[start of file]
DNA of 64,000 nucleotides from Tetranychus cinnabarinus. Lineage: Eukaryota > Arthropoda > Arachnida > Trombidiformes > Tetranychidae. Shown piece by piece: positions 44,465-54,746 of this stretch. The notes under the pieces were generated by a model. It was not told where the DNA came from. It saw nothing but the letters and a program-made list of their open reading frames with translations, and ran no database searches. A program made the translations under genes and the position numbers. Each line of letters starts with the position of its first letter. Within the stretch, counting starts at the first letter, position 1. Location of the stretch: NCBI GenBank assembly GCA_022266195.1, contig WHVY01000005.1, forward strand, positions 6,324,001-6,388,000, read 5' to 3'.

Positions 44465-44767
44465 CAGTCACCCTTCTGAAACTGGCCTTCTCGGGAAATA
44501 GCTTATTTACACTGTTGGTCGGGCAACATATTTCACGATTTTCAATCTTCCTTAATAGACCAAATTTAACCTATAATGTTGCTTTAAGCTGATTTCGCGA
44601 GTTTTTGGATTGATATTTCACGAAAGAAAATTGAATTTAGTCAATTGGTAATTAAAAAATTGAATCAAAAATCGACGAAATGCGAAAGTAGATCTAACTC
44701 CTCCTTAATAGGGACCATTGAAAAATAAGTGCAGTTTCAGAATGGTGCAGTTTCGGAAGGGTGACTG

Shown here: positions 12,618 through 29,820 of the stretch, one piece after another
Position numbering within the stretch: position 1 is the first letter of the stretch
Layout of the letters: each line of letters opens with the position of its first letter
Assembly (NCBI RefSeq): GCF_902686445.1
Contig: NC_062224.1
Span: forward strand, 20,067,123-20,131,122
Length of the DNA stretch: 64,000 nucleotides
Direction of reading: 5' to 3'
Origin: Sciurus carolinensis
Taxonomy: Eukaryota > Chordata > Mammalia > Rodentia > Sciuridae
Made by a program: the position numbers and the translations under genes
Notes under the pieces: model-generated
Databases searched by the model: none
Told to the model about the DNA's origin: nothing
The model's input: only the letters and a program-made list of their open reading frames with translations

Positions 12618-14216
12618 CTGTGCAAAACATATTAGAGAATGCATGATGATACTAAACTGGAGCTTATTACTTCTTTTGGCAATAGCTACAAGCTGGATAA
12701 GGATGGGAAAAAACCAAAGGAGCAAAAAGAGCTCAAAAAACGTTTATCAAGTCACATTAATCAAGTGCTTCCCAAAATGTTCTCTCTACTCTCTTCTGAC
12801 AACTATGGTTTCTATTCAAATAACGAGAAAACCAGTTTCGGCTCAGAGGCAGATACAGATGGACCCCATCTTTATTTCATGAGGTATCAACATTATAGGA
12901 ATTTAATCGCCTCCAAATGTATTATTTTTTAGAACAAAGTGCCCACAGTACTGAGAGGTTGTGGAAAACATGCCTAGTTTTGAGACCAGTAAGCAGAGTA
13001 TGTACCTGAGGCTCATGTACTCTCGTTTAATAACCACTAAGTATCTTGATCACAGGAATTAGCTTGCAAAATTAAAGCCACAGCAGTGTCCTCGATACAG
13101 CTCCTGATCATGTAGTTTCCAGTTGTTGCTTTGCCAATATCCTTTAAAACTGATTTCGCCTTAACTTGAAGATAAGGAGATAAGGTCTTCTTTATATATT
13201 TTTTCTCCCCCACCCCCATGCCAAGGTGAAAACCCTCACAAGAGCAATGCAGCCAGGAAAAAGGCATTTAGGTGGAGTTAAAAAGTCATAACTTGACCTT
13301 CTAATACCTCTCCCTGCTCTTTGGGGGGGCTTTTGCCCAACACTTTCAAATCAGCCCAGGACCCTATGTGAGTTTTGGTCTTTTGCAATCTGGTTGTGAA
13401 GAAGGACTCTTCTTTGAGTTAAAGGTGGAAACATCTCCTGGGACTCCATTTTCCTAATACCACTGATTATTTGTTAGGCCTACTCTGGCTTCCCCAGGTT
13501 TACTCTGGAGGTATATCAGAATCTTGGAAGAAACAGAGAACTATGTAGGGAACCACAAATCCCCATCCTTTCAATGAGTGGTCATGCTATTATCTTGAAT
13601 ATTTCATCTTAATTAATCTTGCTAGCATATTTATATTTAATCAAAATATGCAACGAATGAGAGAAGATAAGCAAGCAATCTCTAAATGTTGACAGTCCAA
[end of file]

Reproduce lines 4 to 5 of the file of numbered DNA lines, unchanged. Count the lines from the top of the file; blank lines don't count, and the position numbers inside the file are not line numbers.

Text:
44501 GCTTATTTACACTGTTGGTCGGGCAACATATTTCACGATTTTCAATCTTCCTTAATAGACCAAATTTAACCTATAATGTTGCTTTAAGCTGATTTCGCGA
44601 GTTTTTGGATTGATATTTCACGAAAGAAAATTGAATTTAGTCAATTGGTAATTAAAAAATTGAATCAAAAATCGACGAAATGCGAAAGTAGATCTAACTC